• Rapid application of models to real-world issues. If individual-based models are to be valuable tools for advising policy, they must be developed within a relatively short time span (e.g. a few years) and produce realistic predictions. Three site-specific multi-species wader models (Bahia de Cadiz, Spain, Baie de Somme, France and Exe Estuary, England) and a multi-site brent goose model (throughout western Europe) were successfully parameterised using data collected or collated during the four years of the project. The models successfully predicted much of the observed behaviour (e.g. amount of time spent feeding, rate of consuming food) and ecology (e.g. distribution between habitats) of the birds in the real systems. They were also used to answer a wide range of key site or system specific policy issues (e.g. hunting, disturbance, habitat loss of saltpans, fish farms, intertidal vegetation and sandflats). The successful parameterisation, testing and application of the wader and goose models is one of the key scientific advances made during the project, because it shows the potential of the approach to address European coastal issues.

 

The site and system-specific wader and goose models predicted the effect of a wide range of environmental issues (e.g. disturbance from people, hunting, habitat loss, sedimentation, encroachment of saltmarsh vegetation onto mudflats) on the survival and body condition of birds. These specific predictions are detailed in the report. In addition, the following more general policy recommendations can be derived from the results of the project.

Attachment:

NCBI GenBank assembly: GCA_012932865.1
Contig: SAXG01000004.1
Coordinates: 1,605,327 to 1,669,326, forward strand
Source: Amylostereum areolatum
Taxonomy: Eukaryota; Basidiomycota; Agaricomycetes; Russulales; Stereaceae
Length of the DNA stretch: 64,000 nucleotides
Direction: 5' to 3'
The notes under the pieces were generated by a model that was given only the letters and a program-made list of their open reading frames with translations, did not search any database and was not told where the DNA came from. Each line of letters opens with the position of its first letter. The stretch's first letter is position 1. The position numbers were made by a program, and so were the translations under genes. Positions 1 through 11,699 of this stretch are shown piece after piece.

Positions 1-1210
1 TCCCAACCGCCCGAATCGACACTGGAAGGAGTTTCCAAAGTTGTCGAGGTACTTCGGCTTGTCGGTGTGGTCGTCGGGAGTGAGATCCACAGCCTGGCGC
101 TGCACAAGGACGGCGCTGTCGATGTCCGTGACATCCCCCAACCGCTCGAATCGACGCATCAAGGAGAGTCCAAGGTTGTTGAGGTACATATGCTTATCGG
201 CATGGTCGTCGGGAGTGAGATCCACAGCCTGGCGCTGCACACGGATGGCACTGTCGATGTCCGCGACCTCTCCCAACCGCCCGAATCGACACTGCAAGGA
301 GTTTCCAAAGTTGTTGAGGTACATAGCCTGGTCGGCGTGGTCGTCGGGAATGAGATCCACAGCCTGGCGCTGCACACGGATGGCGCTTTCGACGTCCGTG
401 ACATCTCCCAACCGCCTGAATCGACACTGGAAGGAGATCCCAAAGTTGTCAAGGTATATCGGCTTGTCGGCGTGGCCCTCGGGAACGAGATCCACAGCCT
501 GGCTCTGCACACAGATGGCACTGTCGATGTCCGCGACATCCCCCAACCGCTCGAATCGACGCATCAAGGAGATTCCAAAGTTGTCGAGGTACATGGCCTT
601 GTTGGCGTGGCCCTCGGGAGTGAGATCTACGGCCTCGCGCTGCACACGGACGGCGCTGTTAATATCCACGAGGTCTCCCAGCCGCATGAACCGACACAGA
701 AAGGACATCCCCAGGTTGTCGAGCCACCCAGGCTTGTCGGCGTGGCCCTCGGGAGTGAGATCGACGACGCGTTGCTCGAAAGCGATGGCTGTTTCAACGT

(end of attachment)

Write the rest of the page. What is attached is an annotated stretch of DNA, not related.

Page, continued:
• Monitor bird food reserves as well as bird numbers. Estuary managers are often required to monitor the quality of a site for important bird species or to assess how potential changes to a site may influence site quality. The conservation importance of an estuary is often measured in terms of bird numbers using the estuary, but monitoring numbers is not necessarily a reliable way of assessing changes in site quality. In particular, this is because the numbers of birds using a site depend not only on the conditions at the site, but also the conditions at other sites both within the non-breeding and breeding seasons. Changes in the food supply can be used in combination with bird numbers to determine whether any decline in bird numbers is likely to reflect a problem on the site itself. Decreasing bird numbers in combination with a decrease in the amount of food would indicate that the problem was within the site, whereas decreasing bird numbers without a decrease in the food supply would indicate either that the problem was not limited food within the site, or that the decrease in bird numbers was due to factors outside of the site. A policy derived from these predictions would be to establish a monitoring programme to record the abundance of food on sites at the start of winter as well as continuing the usual procedure of monitoring bird numbers.
  • Monitor the use of marginal habitats and feeding times. The models developed during this project all predicted that birds fed in the most profitable and safest places and times when feeding conditions were good and survival rates high, behaviour which mimicked that of real birds. In contrast, birds were predicted to feed more in marginal habitats or at more risky times when feeding conditions were poorer, again behaviour which mimicked that of real birds. A possible policy would be to establish a monitoring programme to detect such changes in the behaviour of bird populations as an early warning that survival rates are likely to be falling. This approach would pick up possible detrimental changes on a site before increases in mortality rate could be detected through traditional approaches based on bird ringing programmes, increasing the chance that management can be implemented to improve conditions before bird survival declines greatly.